• The before and after of Juukan Gorge following a legal mining blast conducted by Rio Tinto in Western Australia's Pilbara region in 2020. (NITV)Source: NITV
The WA Government has denied Traditional Owner’s request for a freeze to all grants already approved under section 18 of the Aboriginal Heritage Act, which allows for damage, destruction or alteration to Aboriginal heritage sites across the state.
By
Rangi Hirini

Source:
NITV News
6 Jun 2020 - 2:53 AM  UPDATED 6 Jun 2020 - 8:50 AM

The CEO of mining company Rio Tinto, who has faced two weeks of international backlash following photos of the destruction of 46,000-year-old ancient Aboriginal rock shelters in the Pilbara region, is now calling for better protection of Aboriginal heritage sites across Western Australia.

The iron-ore mining company has already made submissions to the reforms of the Western Australian Aboriginal Heritage Act but vows to do better in the future. 

"We've obviously had some misunderstanding,” Rio Tinto Iron-Ore CEO Chris Salisbury told the ABC’s 7.30

“We thought we had a shared understanding of the future of the caves that they would in fact be mined as part of our normal mining sequence,” he said.

Puutu Kunti Kurrama and Pinikura Traditional Owner Burchell Hayes told local media TOs to recognise Rio Tinto's apology and they want to rebuild on their relationship.

"We want to now get around the table with Rio Tinto to start what that next phase in our relationship will look like," Mr Hayes said.

Mr Salisbury said the mining company’s board is doing a "comprehensive review" of the Juukan Gorge incident and will be making more announcements in the next week.

Furthermore, a new report 2014 has revealed Rio Tinto was made aware six years ago that one of the now-destroyed rock shelters held "the highest archaeological significance in Australia" and that the gorge area was ‘high significance’ to Traditional Owners.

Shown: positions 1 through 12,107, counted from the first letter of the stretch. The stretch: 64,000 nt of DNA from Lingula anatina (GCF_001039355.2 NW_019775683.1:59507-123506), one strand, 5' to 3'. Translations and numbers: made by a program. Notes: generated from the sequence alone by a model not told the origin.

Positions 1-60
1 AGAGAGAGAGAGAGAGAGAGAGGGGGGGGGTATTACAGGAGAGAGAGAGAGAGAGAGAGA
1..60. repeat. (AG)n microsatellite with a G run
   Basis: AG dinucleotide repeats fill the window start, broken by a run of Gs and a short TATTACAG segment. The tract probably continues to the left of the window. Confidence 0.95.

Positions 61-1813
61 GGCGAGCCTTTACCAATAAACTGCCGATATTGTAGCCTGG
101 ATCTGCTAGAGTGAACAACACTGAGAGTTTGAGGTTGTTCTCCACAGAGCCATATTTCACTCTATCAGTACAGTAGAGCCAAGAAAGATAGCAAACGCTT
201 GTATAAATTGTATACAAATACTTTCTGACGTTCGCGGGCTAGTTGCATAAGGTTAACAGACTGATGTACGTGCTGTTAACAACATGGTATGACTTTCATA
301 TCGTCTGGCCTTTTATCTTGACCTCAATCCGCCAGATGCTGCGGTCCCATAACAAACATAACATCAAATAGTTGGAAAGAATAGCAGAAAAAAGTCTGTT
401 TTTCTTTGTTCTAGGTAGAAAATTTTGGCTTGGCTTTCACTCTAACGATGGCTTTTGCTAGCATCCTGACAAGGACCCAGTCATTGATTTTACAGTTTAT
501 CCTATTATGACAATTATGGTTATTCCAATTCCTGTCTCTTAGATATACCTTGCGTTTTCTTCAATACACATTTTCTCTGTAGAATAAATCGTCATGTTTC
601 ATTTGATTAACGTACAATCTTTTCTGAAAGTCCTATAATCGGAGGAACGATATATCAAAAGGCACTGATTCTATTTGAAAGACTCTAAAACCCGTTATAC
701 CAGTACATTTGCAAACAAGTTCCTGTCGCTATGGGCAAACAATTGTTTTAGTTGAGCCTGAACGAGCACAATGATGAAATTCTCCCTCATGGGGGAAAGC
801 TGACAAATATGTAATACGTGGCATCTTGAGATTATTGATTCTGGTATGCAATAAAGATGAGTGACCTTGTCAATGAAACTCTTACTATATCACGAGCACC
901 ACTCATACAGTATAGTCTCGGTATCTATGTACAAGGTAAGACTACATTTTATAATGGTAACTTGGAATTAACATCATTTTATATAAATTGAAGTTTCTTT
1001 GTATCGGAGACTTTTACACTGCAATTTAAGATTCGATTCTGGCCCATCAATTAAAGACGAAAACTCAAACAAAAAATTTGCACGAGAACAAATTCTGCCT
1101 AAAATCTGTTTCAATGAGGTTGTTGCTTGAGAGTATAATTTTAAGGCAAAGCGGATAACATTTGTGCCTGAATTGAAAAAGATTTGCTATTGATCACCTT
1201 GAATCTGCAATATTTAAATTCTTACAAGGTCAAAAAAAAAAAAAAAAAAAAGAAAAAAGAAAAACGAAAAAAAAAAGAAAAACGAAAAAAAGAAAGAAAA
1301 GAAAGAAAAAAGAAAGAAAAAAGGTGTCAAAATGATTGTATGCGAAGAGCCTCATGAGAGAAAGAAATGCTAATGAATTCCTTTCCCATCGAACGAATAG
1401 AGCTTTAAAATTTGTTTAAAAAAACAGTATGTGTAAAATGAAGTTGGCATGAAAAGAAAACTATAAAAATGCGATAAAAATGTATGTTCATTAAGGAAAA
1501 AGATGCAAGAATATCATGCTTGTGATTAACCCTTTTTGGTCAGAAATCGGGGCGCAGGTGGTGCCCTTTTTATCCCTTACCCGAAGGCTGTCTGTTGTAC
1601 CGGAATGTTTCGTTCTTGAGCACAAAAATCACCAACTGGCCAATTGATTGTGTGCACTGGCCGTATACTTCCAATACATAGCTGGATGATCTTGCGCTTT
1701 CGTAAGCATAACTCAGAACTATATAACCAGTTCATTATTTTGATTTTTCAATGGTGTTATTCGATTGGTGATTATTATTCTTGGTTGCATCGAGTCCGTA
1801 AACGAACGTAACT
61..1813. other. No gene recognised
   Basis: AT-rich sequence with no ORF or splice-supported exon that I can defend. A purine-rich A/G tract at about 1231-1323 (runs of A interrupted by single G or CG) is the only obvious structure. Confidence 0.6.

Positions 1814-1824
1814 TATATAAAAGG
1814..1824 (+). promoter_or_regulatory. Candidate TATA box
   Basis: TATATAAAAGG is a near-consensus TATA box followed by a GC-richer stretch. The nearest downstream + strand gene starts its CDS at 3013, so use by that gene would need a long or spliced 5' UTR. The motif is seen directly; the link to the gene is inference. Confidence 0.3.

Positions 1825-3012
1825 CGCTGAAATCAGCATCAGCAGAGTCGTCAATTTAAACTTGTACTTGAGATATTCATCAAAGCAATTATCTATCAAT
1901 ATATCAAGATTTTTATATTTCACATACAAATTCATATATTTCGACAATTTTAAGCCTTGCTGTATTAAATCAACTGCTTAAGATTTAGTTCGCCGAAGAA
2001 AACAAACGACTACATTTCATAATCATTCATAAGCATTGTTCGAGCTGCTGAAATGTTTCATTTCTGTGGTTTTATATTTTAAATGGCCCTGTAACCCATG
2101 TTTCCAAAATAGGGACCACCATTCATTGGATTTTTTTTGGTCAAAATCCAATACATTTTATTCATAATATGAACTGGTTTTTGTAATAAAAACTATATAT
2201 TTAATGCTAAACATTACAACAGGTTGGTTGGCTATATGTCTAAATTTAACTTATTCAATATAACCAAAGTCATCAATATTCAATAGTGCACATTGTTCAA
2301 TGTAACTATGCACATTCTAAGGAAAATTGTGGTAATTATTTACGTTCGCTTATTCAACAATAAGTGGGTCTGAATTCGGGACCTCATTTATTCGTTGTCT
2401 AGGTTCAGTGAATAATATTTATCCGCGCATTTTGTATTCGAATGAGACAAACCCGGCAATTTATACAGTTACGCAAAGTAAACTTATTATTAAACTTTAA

Mr Salisbury said the board’s review would be finding what time over the years the company could have made an alternative decision on the destruction of Juukan Gorge.

“It does hurt that this happened at Rio Tinto because it goes right to the very core of our values as a company and also it does hurt even more because we do feel that we are recognised by other as leaders in this field [of Indigenous engagement],” he said.

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Last month, Puutu Kunti Kurrama and Pinikura Aboriginal Corporation (PKKPAC) released photos of their destroyed cultural heritage sites located at Juukan Gorge in Western Australia’s Pilbara region.

The gorge is under a native title agreement PKKPAC signed with Rio Tinto.

In 2013 the mining company applied for an approval under section 18 of the state’s Aboriginal Heritage Act, which gave them the approval to bypass section 17 which makes it an offence to excavate, destroy, damage, conceal or in any way alter an Aboriginal site. 

The following year, Traditional Owners and their archeologist Dr Michael Slack had found ancient artefacts including grinding stones, a bone sharpened into a tool and 4,000-year-old braided hair.

According to the Pilbara based Aboriginal corporation, the discoveries had been communicated to Rio Tinto on a number of occasions including a documentary funded by the mining company. 

Since 2018, a review of the West Australian Aboriginal Heritage Act(1972) has been taking place.

Due to COVID restrictions, the process was halted at the end of phase two of a four-phase process.  The drafted legislation is yet to be released for the final round of consultation before the Draft Aboriginal Cultural Heritage Bill is introduced to parliament for consideration.

Some TOs have asked the state government to prevent further destruction and/or damage to other Aboriginal heritage sites across the state by putting a moratorium on all approvals granted under section 18 of the heritage act.

Once an approval is granted under section 18, Traditional Owners cannot appeal it,  only the owner of the land- such as a developer or holder of a mining lease- can make appeals.

State Aboriginal Affairs Minister Ben Wyatt rejected those calls because he said it would "cease activity that doesn’t have any contention".

The Australian Greens have called on the chief executive of Rio Tinto Iron Ore, Chris Salisbury, to resign or be sacked following the controversy. 

"This site was knowingly destroyed and someone must be held accountable. Rio Tinto knew this site was of deep cultural significance and should have been protected, not blown up, "Greens spokesperson on First Nations issues Rachel Siewert said. 
 
“This time Rio Tinto have been caught out and they will be held accountable," she said.

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